The Usefulness of Useless Knowledge: A 1939 Manifesto for the Incalculable Rewards of Joyful Curiosity
“Our conception of what is useful may… have become too narrow to be adequate to the roaming and capricious possibilities of the human spirit.”
By Maria Popova
In an age obsessed with practicality, productivity, and efficiency, I frequently worry that we are leaving little room for abstract knowledge and for the kind of curiosity that invites just enough serendipity to allow for the discovery of ideas we didn’t know we were interested in until we are, ideas that we may later transform into new combinations with applications both practical and metaphysical.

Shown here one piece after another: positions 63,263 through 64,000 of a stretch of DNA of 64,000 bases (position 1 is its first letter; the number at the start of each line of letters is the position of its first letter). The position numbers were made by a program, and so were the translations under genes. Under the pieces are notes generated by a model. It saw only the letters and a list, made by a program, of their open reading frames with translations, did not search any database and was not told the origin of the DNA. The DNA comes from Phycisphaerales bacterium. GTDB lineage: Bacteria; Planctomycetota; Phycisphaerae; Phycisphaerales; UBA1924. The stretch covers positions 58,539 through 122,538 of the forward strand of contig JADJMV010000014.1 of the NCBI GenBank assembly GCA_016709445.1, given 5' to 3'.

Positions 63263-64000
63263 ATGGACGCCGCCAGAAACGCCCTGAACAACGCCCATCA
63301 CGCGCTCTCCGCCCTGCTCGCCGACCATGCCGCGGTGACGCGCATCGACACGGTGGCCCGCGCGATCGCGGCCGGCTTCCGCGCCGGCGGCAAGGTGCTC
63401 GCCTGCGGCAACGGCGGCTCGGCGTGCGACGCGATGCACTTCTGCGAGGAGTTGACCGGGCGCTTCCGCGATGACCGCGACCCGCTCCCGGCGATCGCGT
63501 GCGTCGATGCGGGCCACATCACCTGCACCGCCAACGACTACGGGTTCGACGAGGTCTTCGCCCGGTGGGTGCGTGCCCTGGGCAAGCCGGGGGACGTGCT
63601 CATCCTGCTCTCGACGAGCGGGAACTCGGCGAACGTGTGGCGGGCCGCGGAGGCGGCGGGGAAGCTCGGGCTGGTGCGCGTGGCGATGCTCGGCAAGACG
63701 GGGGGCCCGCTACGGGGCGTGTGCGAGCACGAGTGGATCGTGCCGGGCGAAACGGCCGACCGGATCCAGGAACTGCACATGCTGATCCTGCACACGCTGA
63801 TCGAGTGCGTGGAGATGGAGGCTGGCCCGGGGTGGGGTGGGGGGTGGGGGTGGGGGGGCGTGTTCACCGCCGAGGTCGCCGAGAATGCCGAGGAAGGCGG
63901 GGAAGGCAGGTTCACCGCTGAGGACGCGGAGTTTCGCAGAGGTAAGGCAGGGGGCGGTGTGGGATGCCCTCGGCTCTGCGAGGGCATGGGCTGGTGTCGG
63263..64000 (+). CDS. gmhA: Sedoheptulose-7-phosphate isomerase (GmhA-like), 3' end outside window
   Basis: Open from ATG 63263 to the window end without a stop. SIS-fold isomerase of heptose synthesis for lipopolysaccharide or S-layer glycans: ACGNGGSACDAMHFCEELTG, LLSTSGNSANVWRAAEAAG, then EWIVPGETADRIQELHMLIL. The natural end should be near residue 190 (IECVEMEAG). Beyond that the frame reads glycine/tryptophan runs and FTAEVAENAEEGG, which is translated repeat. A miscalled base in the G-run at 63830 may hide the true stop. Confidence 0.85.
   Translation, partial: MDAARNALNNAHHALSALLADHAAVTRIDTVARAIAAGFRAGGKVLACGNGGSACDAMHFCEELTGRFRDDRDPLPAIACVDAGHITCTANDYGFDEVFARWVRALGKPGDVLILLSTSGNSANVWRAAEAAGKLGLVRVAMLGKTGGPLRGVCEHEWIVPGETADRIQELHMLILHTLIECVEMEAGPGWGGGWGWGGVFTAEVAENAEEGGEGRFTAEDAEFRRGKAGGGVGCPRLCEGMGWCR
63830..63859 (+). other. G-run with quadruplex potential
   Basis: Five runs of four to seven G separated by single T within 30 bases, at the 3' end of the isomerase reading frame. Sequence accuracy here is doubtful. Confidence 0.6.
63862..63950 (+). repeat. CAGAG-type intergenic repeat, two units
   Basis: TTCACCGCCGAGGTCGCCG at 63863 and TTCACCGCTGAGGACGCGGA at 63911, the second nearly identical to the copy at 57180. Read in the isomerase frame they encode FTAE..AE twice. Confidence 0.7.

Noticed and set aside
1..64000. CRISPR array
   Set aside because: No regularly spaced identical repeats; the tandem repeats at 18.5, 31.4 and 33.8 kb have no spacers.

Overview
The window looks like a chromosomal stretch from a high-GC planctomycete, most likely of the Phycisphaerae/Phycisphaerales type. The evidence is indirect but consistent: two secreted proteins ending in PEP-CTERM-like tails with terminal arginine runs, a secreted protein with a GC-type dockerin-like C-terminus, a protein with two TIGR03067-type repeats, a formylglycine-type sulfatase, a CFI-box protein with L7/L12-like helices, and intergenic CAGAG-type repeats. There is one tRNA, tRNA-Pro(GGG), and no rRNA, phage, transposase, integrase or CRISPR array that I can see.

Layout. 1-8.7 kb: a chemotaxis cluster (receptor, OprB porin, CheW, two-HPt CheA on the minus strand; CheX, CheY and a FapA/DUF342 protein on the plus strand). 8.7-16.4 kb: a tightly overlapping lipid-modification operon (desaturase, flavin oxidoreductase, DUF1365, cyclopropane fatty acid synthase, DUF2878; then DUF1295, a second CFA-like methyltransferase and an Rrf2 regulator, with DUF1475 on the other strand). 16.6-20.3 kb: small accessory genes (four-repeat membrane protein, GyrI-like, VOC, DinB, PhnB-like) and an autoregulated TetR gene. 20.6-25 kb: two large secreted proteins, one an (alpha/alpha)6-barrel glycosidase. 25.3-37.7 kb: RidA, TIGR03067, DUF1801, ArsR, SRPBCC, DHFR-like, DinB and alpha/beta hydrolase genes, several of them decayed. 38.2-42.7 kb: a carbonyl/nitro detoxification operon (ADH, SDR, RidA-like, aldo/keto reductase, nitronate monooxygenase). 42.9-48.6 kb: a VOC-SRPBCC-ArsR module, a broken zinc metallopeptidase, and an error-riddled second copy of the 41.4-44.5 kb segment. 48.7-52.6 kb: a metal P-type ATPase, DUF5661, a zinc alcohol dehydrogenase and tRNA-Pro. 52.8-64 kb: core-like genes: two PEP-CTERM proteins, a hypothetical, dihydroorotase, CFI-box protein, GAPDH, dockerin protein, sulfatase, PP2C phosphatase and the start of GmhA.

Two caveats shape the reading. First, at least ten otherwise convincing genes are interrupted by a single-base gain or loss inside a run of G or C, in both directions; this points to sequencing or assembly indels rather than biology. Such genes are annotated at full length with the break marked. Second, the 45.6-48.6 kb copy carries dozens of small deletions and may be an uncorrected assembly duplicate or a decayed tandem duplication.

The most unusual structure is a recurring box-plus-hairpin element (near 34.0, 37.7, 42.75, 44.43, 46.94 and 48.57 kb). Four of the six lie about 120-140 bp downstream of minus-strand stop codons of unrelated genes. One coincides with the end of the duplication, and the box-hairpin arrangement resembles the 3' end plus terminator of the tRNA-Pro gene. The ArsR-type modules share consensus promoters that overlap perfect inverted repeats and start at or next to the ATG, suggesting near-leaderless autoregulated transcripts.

This concern, it turns out, is hardly new. In The Usefulness of Useless Knowledge (PDF), originally published in the October 1939 issue of Harper’s, American educator and pioneering medical school reformer Abraham Flexner (November 13, 1866–September 21, 1959) explores this dangerous tendency to forgo pure curiosity in favor of pragmatism — in science, in education, and in human thought at large — to deliver a poignant critique of the motives encouraged in young minds, contrasting those with the drivers that motivated some of history’s most landmark discoveries.